By Ruzanna Stepanian
An association uniting mainly journalists critical of the Armenian government declared on Wednesday the influential chief of President Robert Kocharian’ staff an “enemy of the press,” citing his reputed grip on the local electronic media.
Narine Mkrtchian, chairwoman of the National Press Club (MAA), said Armen Gevorgian has been given the group’s annual “award” for “playing the role of the main censor of the Armenian media field.”
Gevorgian, 32, has worked as a top aide to Kocharian since 1997 and took over the latter’s staff last February, underlining his status as a key member of the presidential inner circle. He has grown particularly influential and reportedly developed extensive business interests in the last few years.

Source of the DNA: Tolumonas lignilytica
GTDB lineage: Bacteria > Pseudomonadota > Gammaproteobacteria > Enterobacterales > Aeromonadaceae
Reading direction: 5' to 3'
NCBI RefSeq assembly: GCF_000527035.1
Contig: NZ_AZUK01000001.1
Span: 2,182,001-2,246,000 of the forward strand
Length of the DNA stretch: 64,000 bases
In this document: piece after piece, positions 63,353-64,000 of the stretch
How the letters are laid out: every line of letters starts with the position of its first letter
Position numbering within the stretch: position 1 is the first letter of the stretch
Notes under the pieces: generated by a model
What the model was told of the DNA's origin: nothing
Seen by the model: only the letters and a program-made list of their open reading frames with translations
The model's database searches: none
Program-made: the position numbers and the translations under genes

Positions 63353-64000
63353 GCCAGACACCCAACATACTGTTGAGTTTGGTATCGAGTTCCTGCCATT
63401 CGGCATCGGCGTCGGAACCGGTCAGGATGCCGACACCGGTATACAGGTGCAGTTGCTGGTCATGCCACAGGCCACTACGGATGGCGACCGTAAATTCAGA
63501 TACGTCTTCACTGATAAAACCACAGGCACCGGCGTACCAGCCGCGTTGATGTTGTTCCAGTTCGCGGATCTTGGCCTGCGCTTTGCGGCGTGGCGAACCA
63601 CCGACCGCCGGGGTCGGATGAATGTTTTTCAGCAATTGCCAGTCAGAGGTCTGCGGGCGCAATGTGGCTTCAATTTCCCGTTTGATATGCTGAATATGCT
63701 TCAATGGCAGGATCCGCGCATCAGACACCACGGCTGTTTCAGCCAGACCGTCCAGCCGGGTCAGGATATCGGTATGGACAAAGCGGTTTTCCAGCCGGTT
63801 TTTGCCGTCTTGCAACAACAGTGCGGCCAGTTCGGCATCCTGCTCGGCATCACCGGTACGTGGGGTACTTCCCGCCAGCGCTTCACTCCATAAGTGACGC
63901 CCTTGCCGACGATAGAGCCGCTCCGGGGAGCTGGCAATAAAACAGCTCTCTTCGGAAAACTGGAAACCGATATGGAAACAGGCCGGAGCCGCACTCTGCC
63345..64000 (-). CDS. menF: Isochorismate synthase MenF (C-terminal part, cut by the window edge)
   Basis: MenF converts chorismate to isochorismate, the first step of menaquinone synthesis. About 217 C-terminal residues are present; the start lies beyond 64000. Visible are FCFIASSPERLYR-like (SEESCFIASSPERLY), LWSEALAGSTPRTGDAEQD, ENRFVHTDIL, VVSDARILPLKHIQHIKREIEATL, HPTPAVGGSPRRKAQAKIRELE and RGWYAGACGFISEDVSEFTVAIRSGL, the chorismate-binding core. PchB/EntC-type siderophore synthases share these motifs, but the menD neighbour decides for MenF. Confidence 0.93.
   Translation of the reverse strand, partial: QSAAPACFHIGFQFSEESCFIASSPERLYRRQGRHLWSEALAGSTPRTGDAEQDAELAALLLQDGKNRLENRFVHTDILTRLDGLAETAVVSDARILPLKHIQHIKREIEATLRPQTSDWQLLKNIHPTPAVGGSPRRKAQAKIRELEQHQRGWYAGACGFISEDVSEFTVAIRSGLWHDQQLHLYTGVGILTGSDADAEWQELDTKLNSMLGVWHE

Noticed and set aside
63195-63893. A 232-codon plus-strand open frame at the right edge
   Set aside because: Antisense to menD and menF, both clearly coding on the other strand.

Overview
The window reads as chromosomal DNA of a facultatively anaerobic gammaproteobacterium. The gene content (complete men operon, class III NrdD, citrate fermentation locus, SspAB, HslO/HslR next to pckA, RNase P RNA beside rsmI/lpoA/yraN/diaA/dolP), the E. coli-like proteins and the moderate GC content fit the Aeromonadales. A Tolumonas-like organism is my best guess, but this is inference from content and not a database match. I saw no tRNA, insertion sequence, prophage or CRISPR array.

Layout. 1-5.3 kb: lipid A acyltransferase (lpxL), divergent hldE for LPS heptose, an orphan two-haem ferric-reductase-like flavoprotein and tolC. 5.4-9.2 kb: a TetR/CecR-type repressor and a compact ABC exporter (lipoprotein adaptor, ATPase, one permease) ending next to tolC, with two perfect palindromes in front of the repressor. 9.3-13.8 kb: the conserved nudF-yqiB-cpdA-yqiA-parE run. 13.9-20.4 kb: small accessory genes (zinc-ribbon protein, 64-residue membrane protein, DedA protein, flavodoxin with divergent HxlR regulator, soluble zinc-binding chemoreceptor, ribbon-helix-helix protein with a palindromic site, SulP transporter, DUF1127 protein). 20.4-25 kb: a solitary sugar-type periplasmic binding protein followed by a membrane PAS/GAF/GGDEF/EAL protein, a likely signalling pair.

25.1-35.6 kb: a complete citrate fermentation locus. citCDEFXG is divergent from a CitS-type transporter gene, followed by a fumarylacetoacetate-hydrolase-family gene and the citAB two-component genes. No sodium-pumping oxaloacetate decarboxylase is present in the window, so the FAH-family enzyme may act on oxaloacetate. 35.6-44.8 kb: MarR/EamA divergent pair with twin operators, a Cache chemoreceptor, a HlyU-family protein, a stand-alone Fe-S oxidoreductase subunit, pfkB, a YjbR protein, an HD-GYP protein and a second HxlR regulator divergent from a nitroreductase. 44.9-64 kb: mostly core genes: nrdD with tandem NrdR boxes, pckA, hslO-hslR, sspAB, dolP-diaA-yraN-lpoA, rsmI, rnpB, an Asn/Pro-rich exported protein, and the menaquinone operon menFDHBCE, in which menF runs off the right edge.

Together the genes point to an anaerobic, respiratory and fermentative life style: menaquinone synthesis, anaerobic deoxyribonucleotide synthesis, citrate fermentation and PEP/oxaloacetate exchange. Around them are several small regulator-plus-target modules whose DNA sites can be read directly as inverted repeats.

Gevorgian is also thought to be personally overseeing the work of Armenia’s national television stations loyal to Kocharian. Their coverage of elections and other political developments in the country has repeatedly been criticized as extremely biased by local and Western democracy watchdogs. One of them, the New York-based Freedom House, again described the Armenian media as “not free” in an annual global survey of press freedom that was released last week.
Mkrtchian said she and most of the 22 other members of MAA chose Gevorgian from a pool of five candidates, including Defense Minister Serzh Sarkisian. In her words, MAA journalists find Sarkisian, who allegedly finances some pro-government newspapers, guilty of “introducing methods of corrupt and shady management into the media.”
The U.S. ambassador to Armenia, John Evans, was also considered for the embarrassing title. Narine Dilbarian, another MAA leader, said some of her colleagues feel that Evans is turning a blind eye to alleged violations of press freedom in Armenia.
(Photolur photo: Armen Gevorgian.)